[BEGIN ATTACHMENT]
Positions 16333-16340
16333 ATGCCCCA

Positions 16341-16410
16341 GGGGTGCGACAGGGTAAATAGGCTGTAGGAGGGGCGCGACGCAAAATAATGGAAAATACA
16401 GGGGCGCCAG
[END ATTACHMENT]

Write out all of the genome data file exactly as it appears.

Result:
Positions 16333-16340
16333 ATGCCCCA

Positions 16341-16410
16341 GGGGTGCGACAGGGTAAATAGGCTGTAGGAGGGGCGCGACGCAAAATAATGGAAAATACA
16401 GGGGCGCCAG